TECH TIP Technical Index

Transmission Shift Rod Repair

By Mike C.

Gettin’ Shifty

I have not driven an air-cooled Beetle that didn’t have at least some play in the shifter. Most of it is caused by two things: one being the shift coupler that is located in the back, underneath a cover under the back seat cushion, and the other being the shift rod bushing that is located inside the hole where the shifter mounts. The lack of a shift rod bushing is what causes most problems with missed shifts and reverse.

As far as I know, there are two designs of the shift rod coupler. Up to about ’67 (???) the couplers are round and bonded steel/rubber. They were redesigned in ’68 as a stamped open-frame design with replaceable bushings. The bushings in the newer design were made of rubber and tended to shrink or deteriorate over a number of years. This caused looseness in the coupler, resulting in play in the shifter. A loose coupler will cause mostly front-to-back looseness and can cause missed shifts by not fully engaging the gears in the transaxle.

A deteriorated shift rod bushing will cause side-to-side play and could make it difficult to find the right gear when you have to shift or put it in reverse. If you have any of the above problems, go no further than to replace the bushing and coupler. The coupler is about $10 if you have a ’68-up and $40 for ‘67-down. The bushing is $5 for all years.

To do the job, you will need the following:

  • Small Phillips Screwdriver Scribe
  • 8mm, 10mm, and 13mm Combination Wrenches
  • 13mm socket/ratchet Wire Cutters
  • Mechanic’s Wire Safety Wire
  • Heavy Grease Loctite
  • Large Channellock Pliers or some very sticky fingers (not to be confused with any kind of theft!!!)
  • Lacquer Thinner or some kind of solvent
  • New Coupler or Coupler Bushings.

Shift Coupler:

  1. To get to the shift coupler, take out the rear seat bottom.
  2. See a cover over the rear part of the tunnel that looks like a speaker? Remove this by taking out one phillips screw, sliding it out toward you, and lifting up.
  3. After this, take your wire cutters and cut the safety wire off and remove the square-head retaining screw using the 8mm wrench.
  4. Now slide the shift rod off the coupler and pull it back a couple of inches. Take the 10mm wrench and remove the long screw that holds the coupler on the transaxle. You can rotate the coupler a bit for clearance.
  5. If you replace the coupler bushings with stock rubber ones, you will reuse the old cage in which they fit. If you opt for one of the red urethane replacements (which I recommend), you will replace the whole assembly.
  6. When you put the coupler back on, do yourself a favor and either safety-wire the retaining screw or put Loctite on it. I had the screw back out on me right in the middle of Covington Pike one evening, lost everything but first gear, and had a time finding a place to pull over. The retaining screw has a hole in the head just for safety wire, so not doing it would be certain suicide. The old style round couplers install as an assembly only and you only have to worry about the one retaining screw.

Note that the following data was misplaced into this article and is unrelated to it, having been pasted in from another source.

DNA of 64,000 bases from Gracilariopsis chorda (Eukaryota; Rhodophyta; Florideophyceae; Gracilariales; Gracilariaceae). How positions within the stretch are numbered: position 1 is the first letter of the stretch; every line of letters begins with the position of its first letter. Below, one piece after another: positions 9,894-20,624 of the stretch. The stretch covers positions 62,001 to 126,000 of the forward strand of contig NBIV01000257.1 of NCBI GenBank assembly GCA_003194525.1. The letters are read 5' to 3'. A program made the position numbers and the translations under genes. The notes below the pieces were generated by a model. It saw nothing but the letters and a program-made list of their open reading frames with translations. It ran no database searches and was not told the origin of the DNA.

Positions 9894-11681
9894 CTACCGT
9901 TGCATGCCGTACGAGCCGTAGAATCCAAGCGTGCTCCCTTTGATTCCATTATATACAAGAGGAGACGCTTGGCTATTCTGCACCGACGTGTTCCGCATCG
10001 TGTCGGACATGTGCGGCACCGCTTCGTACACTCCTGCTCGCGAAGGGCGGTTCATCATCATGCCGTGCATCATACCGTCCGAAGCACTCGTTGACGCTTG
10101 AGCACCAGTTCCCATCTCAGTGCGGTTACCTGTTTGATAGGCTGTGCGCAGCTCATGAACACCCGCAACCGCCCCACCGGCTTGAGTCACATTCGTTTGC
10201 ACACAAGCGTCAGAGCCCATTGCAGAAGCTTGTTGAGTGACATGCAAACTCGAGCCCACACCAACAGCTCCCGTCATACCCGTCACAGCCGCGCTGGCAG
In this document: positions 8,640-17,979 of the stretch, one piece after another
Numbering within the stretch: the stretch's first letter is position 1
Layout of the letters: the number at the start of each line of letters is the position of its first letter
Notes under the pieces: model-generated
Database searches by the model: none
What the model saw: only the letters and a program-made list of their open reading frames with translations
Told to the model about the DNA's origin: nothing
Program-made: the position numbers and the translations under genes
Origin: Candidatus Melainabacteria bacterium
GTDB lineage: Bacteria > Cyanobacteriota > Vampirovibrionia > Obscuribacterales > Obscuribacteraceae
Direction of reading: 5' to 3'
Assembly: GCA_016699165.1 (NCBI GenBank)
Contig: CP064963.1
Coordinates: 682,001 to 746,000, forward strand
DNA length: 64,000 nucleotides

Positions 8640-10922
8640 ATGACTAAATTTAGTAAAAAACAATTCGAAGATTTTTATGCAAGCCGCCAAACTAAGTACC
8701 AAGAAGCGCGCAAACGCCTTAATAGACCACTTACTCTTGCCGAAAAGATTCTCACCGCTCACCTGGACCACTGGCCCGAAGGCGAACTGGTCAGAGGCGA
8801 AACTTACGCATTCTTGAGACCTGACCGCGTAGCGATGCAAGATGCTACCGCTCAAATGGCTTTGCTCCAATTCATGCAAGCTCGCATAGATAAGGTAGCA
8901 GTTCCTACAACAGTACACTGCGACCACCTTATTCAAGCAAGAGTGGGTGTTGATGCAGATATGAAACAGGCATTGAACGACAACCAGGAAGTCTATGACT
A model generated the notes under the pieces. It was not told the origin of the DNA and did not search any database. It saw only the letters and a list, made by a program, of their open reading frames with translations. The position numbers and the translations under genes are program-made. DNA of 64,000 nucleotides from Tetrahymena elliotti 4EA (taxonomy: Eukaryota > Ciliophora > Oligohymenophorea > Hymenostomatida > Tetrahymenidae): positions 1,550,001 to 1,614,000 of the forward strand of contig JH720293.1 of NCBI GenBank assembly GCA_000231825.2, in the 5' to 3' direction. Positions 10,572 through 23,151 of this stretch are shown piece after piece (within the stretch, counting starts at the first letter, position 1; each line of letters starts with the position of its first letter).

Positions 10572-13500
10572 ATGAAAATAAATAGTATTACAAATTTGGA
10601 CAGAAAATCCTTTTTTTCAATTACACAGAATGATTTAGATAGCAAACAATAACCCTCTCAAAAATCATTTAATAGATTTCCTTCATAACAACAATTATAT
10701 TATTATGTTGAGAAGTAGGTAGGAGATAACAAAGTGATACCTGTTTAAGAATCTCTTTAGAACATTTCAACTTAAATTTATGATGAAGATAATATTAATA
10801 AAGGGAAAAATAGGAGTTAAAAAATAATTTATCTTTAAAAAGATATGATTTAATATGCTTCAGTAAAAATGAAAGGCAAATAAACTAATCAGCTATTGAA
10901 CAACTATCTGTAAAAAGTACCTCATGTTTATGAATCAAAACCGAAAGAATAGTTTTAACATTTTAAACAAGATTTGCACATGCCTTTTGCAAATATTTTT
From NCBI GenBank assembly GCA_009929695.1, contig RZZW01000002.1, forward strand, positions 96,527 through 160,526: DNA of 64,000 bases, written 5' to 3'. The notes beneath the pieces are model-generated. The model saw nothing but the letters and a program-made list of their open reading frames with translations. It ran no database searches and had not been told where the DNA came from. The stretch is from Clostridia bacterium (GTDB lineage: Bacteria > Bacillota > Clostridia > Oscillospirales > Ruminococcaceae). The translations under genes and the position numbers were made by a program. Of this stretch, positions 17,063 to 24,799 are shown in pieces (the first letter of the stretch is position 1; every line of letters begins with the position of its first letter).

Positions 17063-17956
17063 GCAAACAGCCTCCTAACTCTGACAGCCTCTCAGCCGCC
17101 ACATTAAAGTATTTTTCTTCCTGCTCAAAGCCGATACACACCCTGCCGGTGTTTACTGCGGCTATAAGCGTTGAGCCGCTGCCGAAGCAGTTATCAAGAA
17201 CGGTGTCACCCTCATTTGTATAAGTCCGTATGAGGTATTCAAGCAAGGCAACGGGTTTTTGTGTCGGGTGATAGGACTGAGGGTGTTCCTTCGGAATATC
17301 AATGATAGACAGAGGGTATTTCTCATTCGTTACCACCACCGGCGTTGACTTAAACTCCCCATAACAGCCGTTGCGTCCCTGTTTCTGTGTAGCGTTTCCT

Shift Rod Bushing:

Now let’s move on to the shift rod bushing underneath the shifter. It will help if you take out the driver’s seat to do the job. I have replaced them with the seats all the way back, though. Also, the coupler needs to come out. You will have to take out the front carpet to gain access to the two shifter bolts.

  1. Take your scribe and mark where the shifter retaining plate was originally so you can get it back in the same spot. If you don’t, it won’t shift right and reverse won’t work too well, either.
  2. Remove the retaining plate with the 13mm wrench or ratchet. The shifter assembly just pulls straight out.
  3. Move to the outside and look under the car. There is a cover plate in the front of the frame horn that you’ll have to remove using the 13mm wrench or ratchet. If you have a standard Beetle, you’ll have to remove the small round cover on the front apron under the front bumper, as well. Super Beetles don’t have a cover on the front apron, and you only have to remove the one on the frame horn.
  4. Now just slide the shift rod out. It is about four feet long and will be slippery with dirt or old grease. Use the Channellocks to help you a little here.
  5. After the rod is out, clean it with the lacquer thinner.
  6. Grease up a new rod bushing and put it in the bushing retainer plate. You may have to fish it in there with a pair of needle-nose pliers. If you drop the bushing in the tunnel, it could be certain madness to try to fish it out.
  7. Now slap some grease on the shift rod where it moves in the bushing and slide it back in the tunnel, being careful not to push out the bushing.
  8. Reconnect the coupler
  9. Put some heavy grease in the hole the shifter ball goes in and lower the shifter back in place, lining it up with the scribe marks you made earlier. Check the shifter for correct operation. If it won’t go in reverse or won’t stay there, move the retaining plate around until it does, checking for regular shifting operation in first through fourth. After you finished all that, put the carpet back in, reinstall your seats, go clean up, and shift your way to the bratwurst burger joint.

Your VW Maniac and Tech Specialist,
Mike C.